Accelerated Reader uses the ATOS readability formula, which
"takes into account the most important predictors of text complexity—average sentence length, average word length, word difficulty level, and total number of words in a book or passage" ("ATOS"). The score itself is broken down into two numbers: the first being which grade level it is most appropriate for, the second indicating during which month of that school year the book could be read based on the new information learned during the current school year.

ATOS and Accelerated Reader have already scored over 150,000 individual books which give schools using the AR program a wide selection of choices and quizzes for students to take ("ATOS"). After books have been analyzed by ATOS, they are given a score in AR Points, used for grade school AR competitions.

Leveling for English Language Learners (ELLs)

In both determining the current state and tracking the development of a child's reading ability, assessment tools such as Lexile and AR theoretically identify the presence of language skills fundamental to the literacy-building process. Assessment of students still in the process of learning English would not accurately reflect literacy skills they might possess within their native language, and so Spanish-language leveling programs have arisen to meet this particular need.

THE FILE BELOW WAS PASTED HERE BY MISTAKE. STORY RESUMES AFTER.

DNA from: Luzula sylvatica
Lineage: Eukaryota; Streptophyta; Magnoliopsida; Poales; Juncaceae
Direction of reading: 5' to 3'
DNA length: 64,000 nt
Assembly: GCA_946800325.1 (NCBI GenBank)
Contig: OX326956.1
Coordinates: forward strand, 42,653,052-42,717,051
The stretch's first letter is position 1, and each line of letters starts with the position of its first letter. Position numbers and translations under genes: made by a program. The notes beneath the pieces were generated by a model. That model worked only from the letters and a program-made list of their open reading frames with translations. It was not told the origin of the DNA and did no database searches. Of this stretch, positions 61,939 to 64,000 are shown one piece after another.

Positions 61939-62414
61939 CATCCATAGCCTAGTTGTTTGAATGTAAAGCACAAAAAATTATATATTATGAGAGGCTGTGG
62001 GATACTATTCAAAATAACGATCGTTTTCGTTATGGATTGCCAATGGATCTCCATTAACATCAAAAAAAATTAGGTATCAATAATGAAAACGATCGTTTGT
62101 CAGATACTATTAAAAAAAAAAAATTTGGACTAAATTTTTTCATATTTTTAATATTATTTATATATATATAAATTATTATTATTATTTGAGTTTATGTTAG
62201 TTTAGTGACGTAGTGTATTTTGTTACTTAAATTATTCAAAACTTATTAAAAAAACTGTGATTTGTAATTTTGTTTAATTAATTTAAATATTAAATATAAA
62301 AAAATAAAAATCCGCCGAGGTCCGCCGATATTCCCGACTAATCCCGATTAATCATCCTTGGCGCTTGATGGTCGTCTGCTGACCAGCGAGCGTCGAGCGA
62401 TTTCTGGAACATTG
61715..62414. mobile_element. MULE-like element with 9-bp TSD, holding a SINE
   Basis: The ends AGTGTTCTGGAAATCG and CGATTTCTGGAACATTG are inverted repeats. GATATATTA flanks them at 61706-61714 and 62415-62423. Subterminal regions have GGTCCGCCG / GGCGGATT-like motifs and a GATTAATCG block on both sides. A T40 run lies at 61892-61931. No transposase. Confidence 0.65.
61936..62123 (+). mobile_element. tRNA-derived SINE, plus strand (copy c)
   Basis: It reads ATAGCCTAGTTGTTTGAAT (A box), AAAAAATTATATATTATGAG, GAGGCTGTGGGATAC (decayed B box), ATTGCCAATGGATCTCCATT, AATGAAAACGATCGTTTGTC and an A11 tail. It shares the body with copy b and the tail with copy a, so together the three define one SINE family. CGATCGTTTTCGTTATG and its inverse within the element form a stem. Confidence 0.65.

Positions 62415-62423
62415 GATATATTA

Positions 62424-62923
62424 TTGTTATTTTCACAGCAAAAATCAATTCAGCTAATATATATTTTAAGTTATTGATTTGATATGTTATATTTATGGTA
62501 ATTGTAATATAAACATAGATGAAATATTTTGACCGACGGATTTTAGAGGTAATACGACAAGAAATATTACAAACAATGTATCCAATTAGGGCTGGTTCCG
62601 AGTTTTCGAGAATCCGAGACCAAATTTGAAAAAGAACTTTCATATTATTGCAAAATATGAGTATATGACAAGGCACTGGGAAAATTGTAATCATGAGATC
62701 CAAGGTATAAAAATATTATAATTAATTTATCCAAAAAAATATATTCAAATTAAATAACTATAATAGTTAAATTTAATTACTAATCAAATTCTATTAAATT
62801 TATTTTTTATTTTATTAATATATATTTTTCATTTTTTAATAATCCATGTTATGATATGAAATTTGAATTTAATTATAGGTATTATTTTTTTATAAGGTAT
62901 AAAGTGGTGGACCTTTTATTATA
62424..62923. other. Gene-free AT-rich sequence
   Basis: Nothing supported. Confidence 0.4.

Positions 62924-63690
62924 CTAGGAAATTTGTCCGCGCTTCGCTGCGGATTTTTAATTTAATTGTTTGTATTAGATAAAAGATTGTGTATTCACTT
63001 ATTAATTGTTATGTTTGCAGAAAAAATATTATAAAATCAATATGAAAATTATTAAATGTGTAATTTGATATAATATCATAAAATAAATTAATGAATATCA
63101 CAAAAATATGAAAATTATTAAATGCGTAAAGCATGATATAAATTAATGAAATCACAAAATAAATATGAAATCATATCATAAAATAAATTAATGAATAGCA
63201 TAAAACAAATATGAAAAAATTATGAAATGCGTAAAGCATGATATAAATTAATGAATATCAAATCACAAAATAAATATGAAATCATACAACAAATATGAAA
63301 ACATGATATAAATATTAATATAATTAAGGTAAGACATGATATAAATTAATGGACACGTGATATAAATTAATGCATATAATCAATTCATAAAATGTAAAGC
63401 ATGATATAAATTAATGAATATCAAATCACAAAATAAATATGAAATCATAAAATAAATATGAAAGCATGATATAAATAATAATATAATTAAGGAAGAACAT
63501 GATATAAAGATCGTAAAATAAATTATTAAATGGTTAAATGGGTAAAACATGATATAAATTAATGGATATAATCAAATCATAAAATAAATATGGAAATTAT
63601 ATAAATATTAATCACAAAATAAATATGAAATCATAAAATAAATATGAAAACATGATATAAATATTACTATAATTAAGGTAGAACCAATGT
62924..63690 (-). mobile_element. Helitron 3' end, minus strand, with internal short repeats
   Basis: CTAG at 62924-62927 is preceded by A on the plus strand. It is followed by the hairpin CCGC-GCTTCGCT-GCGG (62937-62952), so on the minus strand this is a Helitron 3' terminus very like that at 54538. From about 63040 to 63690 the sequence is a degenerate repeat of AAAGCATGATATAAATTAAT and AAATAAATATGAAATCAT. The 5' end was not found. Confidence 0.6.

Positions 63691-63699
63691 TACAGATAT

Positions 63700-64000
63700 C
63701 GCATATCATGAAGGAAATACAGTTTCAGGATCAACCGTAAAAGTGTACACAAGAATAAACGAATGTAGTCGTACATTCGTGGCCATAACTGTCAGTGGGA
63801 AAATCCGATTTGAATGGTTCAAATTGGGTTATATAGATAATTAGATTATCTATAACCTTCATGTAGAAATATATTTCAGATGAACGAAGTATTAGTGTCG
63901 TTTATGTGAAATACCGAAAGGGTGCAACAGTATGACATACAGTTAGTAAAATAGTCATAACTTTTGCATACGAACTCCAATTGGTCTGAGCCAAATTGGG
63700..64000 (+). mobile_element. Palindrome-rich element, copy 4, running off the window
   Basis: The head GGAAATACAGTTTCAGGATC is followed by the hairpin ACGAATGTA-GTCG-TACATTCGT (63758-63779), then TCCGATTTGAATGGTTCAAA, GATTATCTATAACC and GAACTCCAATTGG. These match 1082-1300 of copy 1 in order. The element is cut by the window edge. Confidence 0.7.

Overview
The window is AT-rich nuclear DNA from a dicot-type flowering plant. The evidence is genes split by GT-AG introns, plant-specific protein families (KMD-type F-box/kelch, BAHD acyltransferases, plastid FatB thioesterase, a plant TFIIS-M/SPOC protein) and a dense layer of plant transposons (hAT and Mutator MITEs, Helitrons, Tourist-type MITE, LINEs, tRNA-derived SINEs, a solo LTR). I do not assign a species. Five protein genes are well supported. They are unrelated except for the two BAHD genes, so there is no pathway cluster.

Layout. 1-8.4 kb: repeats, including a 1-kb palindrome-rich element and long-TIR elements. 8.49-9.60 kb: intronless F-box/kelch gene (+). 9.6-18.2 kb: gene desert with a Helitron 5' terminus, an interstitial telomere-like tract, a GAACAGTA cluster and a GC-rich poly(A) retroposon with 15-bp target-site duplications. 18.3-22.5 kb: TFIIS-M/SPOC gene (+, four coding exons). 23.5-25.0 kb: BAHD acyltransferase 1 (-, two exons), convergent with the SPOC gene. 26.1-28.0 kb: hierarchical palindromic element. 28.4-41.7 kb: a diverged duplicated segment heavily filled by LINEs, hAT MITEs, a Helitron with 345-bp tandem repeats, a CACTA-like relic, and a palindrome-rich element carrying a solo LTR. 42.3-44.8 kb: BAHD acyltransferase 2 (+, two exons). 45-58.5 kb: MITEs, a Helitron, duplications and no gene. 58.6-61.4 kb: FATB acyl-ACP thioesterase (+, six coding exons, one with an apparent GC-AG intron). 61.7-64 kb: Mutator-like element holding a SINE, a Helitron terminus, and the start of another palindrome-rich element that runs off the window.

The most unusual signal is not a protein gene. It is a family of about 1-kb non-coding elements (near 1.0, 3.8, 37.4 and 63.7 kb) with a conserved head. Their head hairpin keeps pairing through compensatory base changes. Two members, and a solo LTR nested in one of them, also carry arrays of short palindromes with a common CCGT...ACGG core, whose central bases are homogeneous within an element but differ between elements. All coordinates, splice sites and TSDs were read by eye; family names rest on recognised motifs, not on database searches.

El Sistema Lexile para Leer was created to provide a reading framework for Spanish-speaking students. Billed by Metametrics as "a thermometer for measuring students' reading abilities in their native language that talented educators, involved parents and motivated students use to improve learning" (Lexile.com, n.p.), Sistema Lexile attempts to assess and improve students' reading abilities in their native language while enable parents and educators to provide fitting materials for leisure reading or to supplement curriculum instruction. In a 2000 article in the journal Popular Measurement, author Ellie Sanford (a member of the Metrametrics team and co-developer of Sistema Lexile) argues:
The skills needed to be a proficient reader in English -- identifying, selecting, and collecting information; analyzing, synthesizing, and
organizing information and discovering related ideas, concepts, or generalizations; and applying, extending, and expanding on
information and concepts -- are the same skills needed to be a proficient reader in any language (p. 25).

El Sistema Lexile connects students, educators, and parents with an individual child's Lexile score and a Lexile map of Spanish-language books and authors for each Lexile level. Sistema's website provides this map in PDF form, provides educators with a Spanish Lexile Analyzer to determine "the readability of Spanish-language classroom texts," and offers users the ability to build a custom reading list of Spanish-language materials.

While this system would have the same inherent complications as the original Lexile, it has the added benefit of encouraging young readers to grow in their native language abilities while building their English skills through curricular avenues. Such an approach potentially ensures that English Language Learners both continue their intellectual development and nurture any natural affinity for reading that might be discouraged were they not provided with books appropriate to their abilities and interests.